But with that comes consolidation and competition. New rivals have emerged such as multinational giant IGT and Las Vegas-based games and systems provider Scientific Games.

The growth in online gaming, and the ageing population—Aristocrat’s core demographic—are two reasons why Hodge sees the company’s competitive advantage as narrow rather than wide, and he’s not confident in the sustainability of excess returns beyond the next decade.

Aristocrat has a PE ratio of 17, and Hodge forecasts revenue growth of 6 per cent for the next five years. Driving this is growth in digital gaming and market share gains in North America, which Hodge tips to rise from 25 per cent today to 30 per cent in five years’ time.

“Our fiscal 2020 underlying net profit after tax forecast for Aristocrat drops to $774 million, down 13 per cent from fiscal 2019 levels, compared with previous guidance for continued net profit growth.

“We also expect the near-term situation to be challenging for its smaller Australian competitor Ainsworth, and now forecast the firm making a net loss of $2 million in fiscal 2020, compared with previous guidance of a return to profit.”

Len Ainsworth: skin in the game

It’s only fitting Len Ainsworth, at 96 Australia’s oldest billionaire and one of its canniest businessmen, put his name to his other pokie house.

AGI began gaming machine development in 1999 and listed on the ASX in 2001. It turned profitable in the latter part of fiscal 2010 and has enjoyed strong earnings growth, thanks to the development and marketing prowess of the senior management team.

“AGI has a good record and its products are generally regarded as above average in terms of their performance and patron acceptance,” Hodge says.

And like Aristocrat, its offshore expansion, which accounts for 80 per cent of group revenue is paying dividends.

“The company has ramped up its North American efforts by establishing a Las Vegas-based game design facility, investing heavily in innovation staff, and working with third-party game designers to develop offerings specifically for the North American market.”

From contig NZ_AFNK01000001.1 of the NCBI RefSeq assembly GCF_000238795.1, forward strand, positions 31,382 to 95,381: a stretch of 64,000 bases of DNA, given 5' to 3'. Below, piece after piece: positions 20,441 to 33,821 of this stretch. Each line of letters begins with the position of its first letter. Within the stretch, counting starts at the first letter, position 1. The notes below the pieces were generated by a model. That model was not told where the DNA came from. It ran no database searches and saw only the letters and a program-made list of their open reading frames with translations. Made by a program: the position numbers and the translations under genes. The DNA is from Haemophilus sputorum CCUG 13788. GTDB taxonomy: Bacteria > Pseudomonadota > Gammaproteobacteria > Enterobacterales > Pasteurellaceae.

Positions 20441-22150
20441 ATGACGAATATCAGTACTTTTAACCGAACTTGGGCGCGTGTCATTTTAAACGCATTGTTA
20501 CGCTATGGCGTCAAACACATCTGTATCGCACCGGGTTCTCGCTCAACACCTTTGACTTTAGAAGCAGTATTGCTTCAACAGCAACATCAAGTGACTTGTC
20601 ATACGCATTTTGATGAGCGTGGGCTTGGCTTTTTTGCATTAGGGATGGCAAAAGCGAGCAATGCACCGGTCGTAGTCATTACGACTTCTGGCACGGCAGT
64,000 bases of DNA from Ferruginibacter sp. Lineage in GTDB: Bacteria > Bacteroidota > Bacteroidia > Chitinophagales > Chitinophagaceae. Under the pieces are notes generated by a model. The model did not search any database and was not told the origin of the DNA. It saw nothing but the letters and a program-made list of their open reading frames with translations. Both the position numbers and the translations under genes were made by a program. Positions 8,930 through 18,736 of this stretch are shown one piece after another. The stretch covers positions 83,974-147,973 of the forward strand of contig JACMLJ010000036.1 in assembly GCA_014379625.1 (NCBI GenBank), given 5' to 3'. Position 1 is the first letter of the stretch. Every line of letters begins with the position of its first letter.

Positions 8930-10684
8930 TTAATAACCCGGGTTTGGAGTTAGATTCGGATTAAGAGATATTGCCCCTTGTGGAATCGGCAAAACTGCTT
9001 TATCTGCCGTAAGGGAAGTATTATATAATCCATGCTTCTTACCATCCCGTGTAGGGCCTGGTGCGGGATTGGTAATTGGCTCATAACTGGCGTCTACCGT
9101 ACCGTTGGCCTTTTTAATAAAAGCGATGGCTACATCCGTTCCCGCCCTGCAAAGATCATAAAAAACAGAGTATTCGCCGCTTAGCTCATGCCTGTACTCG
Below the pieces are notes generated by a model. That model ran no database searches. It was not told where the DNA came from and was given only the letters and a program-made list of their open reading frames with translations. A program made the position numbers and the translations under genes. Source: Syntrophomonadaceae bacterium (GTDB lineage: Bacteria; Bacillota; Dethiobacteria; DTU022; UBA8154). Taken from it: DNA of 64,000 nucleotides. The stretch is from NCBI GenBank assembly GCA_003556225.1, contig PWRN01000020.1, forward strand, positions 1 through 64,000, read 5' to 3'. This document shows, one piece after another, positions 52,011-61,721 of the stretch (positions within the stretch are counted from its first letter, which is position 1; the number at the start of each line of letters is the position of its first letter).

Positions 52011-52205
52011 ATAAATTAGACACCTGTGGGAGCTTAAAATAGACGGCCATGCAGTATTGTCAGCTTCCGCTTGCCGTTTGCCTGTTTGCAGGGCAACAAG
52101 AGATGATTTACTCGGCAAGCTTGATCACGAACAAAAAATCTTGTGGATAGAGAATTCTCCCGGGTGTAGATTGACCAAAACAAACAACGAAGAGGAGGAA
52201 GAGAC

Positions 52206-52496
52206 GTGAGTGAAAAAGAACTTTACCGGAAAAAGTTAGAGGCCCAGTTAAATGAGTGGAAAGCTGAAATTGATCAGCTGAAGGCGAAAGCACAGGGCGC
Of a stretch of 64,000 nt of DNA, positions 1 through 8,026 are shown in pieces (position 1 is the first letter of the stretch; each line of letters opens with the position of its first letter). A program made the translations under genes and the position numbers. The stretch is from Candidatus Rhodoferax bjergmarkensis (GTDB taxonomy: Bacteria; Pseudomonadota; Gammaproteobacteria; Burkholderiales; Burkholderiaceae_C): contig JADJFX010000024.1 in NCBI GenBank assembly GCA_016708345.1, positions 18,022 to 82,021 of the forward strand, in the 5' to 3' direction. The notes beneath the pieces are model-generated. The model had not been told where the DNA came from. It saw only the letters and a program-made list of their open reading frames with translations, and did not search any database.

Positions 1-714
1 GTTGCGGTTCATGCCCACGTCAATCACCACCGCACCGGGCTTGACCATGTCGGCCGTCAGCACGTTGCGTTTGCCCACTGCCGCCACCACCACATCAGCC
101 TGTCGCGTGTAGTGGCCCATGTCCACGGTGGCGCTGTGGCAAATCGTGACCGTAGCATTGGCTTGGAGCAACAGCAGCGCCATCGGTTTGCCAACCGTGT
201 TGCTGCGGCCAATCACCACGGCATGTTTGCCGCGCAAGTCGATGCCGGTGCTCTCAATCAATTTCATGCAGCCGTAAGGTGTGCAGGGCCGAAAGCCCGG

It also has greater access to the previously impenetrable European market through Austrian gaming giant Novomatic, which bought a controlling stake in the company late last year.

“The new ownership brings significant potential benefits including access to the Novomatic games library, distribution of products via Novomatic channels, sourcing, and scale benefits,” Hodge says.

“Having a major shareholder like Novomatic, which spent more than five times’ the amount spent by Ainsworth on research and development in 2015, also puts the company in a better position to compete, further insulating its moat.”

Hodge’s fair value estimate for AGI is $1.10 per share. This implies a fiscal 2021 P/E ratio of 57, a fiscal 2020 enterprise value/EBITDA of 13, and free cash flow yield of 6 per cent.

In the longer term, Hodge’s top-line growth assumption is about 5 per cent a year, and the EBITDA margin is estimated to be 27 per cent, reflecting stabilisation of Australia and steady improvement in the international operations.

It began paying dividends in 2013 and has a target payout ratio of 40 to 60 per cent of net profit.

All Aristocrat and AGI need now is for the restrictions to be lifted and for punters to return to the machines with their spirits up and their pockets full. No small ask in this climate but there is a glimmer of hope that the Australian labour market might have passed its lowest point.

Consumer confidence has risen for the seventh consecutive week, according to ANZ research, and the total wages bill rose in the past two weeks, based on ABS data.

That may give Australia’s pokies powerhouses some hope but perhaps the true test will come around the end of the September when the government’s stimulus measures expire.

 Morningstar's Global Best Ideas list is out now. Morningstar Premium subscribers can view the list here.

 

is content editor for Morningstar Australia

Any Morningstar ratings/recommendations contained in this report are based on the full research report available from Morningstar.